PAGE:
The defense witness who concluded his testimony this week could be the final witness to give oral evidence in the Charles Taylor trial, defense lawyers for the former Liberian president indicated on Wednesday as the witness concluded his evidence.
DCT-008, a Liberian national who served as a radio operator in the Special Security Services (SSS) unit of Mr. Taylor’s government in Liberia, is the 114th witness who has testified in Mr. Taylor’s trial in The Hague. Of those witnesses, 94 testified for the prosecution while the remaining 20 testified for Mr. Taylor.
Earlier in the week, defense lawyers indicated that DCT-008 might be the final witness to give oral testimony as a defense witness for Mr. Taylor. As the witness concluded his testimony on Wednesday, the judges asked defense lawyers whether they had anything to say about the conclusion of their case. Defense counsel for Mr. Taylor, Terry Munyard, addressed the court and told the judges that the defense wants the court to have a status conference on Monday, September 13. Before the status conference, the team will meet with Mr. Taylor and get instructions from him on the way forward, he said.
He concluded, “At the moment, we are not anticipating calling any further live evidence, should that change, we will let the parties know.”
DCT-008’s testimony focused mainly on radio communications that took place between Revolutionary United Front (RUF) rebels in Sierra Leone and members of Mr. Taylor’s security apparatus in Liberia. Prosecutors have alleged that these radio communications took place with Mr. Taylor’s involvement and approval, and through these radio communications, RUF rebels updated Mr. Taylor on their activities and the former Liberian president gave the Sierra Leonean rebels instructions and facilitated arms transfers for use in Sierra Leone’s bloody conflict. Mr. Taylor has denied these allegations, telling the Special Court for Sierra Leone judges in The Hague that members of his security forces could have had close relationships with Sierra Leonean rebels and that through such relationships, arms and ammunition could have been traded between Liberia and Sierra Leone without his knowledge.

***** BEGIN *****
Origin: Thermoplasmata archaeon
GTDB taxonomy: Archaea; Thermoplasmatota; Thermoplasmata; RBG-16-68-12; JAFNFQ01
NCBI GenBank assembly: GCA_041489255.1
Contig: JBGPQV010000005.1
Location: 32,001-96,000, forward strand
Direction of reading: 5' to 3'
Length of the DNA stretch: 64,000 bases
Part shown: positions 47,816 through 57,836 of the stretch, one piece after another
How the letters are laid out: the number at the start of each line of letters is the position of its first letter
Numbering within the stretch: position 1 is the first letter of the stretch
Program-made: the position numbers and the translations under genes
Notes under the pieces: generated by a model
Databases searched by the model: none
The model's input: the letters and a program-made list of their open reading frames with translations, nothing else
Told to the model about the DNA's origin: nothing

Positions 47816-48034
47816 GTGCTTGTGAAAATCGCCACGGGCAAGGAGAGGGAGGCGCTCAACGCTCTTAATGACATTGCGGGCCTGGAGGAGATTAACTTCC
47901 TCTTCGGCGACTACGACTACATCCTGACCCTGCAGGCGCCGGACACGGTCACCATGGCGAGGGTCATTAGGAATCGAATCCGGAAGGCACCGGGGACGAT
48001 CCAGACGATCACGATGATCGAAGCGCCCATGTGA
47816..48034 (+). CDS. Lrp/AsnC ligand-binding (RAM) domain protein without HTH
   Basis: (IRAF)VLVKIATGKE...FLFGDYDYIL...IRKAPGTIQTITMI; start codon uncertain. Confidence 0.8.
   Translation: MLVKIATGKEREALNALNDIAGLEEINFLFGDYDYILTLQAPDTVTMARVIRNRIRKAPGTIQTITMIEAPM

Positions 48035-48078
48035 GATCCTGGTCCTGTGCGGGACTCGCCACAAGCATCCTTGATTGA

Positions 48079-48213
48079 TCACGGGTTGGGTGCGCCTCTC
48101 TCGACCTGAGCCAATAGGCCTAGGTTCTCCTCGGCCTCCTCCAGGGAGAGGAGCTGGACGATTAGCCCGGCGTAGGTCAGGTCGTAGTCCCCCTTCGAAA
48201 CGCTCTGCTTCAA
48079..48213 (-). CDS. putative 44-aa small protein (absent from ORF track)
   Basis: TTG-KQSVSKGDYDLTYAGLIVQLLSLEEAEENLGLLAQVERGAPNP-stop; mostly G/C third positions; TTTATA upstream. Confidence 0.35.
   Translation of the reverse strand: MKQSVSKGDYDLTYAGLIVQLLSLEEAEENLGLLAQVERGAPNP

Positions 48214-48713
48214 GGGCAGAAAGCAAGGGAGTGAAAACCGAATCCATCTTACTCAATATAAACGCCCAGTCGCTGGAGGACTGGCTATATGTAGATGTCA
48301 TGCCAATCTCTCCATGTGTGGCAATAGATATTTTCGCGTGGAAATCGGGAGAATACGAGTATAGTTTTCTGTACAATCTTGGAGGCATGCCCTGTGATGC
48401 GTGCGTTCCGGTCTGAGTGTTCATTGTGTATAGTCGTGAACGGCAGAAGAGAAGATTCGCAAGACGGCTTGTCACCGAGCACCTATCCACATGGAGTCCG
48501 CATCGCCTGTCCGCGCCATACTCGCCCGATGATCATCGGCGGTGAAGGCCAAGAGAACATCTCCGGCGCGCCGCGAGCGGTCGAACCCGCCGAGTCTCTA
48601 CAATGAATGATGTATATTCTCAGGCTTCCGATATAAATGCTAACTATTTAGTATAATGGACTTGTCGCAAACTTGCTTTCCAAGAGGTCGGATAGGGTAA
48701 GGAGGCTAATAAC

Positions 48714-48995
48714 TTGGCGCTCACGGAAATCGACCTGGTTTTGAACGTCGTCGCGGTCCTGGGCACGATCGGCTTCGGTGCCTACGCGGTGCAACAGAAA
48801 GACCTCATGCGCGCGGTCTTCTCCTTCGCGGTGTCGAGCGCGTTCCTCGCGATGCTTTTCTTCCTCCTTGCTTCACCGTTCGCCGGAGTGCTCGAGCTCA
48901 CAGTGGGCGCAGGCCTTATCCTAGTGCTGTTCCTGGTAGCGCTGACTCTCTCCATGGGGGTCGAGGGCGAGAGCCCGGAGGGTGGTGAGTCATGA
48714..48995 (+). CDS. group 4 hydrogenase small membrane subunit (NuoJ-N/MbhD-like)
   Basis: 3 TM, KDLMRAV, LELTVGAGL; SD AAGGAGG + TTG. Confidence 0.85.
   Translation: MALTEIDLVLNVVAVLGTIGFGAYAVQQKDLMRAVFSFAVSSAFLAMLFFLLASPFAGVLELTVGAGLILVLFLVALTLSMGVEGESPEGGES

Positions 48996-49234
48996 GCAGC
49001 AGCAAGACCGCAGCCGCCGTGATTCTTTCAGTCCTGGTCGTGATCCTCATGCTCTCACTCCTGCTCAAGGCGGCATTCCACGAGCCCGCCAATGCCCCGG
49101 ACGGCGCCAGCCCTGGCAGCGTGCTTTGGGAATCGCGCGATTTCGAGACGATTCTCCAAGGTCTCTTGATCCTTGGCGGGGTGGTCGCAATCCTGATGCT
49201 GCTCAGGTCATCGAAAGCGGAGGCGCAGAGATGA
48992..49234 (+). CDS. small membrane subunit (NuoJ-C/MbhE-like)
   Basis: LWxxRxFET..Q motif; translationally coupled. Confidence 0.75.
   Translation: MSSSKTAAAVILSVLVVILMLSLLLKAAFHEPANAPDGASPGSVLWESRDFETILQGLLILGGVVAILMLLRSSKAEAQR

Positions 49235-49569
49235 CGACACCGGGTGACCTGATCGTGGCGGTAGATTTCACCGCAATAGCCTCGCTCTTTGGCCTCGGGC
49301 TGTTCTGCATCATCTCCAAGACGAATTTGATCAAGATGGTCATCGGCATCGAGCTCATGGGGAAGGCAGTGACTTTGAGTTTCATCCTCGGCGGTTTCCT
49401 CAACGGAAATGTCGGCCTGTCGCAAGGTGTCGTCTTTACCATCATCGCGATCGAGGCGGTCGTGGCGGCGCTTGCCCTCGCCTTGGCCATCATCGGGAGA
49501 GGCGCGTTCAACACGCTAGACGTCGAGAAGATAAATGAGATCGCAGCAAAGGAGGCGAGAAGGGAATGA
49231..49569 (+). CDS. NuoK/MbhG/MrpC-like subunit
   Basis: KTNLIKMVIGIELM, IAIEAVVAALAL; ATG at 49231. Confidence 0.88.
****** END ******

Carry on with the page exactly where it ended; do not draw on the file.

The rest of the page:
In DCT-008’s testimony, he has said the radio communications and the diamond and arms trade that took place between Liberia and Sierra Leone were based solely on the friendship that existed between RUF commander Sam Bockarie and SSS Director Benjamin Yeaten. The witness also denied certain allegations that have been made by prosecutors, including that the National Patriotic Front of Liberia (NPFL) used children for combat purposes during the Liberian conflict under a unit called the Small Boys Unit (SBU).
Prosecutors allege that the SBU comprised of children, who were forcefully conscripted and used for combat purposes by Mr. Taylor’s rebel forces in Liberia. These children did not only fight in frontlines, but were also used to man NPFL checkpoints and served as bodyguards to NPFL rebel commanders, prosecutors say. It is also alleged that this practice was replicated by RUF rebels in Sierra Leone, who Mr. Taylor is alleged to have controlled and supported.
In his testimony as a defense witness for Mr. Taylor, DCT-008 told the court that the NPFL did not use children in combat or to man checkpoints. According to the witness, commanders only lived with their younger brothers, who helped them perform domestic chores, and these were the ones called SBUs. They neither took part in combat, nor were they made to man checkpoints or to serve as bodyguards to rebel commanders, the witness said.
On Monday, during the cross-examination of the witness, Chief Prosecutor Brenda Hollis challenged the witness on the NPFL’s use of SBUs.
When asked whether “it is true that the NPFL did indeed have a unit called SBU,” DCT-008 said, “No.”
When the prosecutor stated that “these SBUs were used at checkpoints,” the witness said, “No.”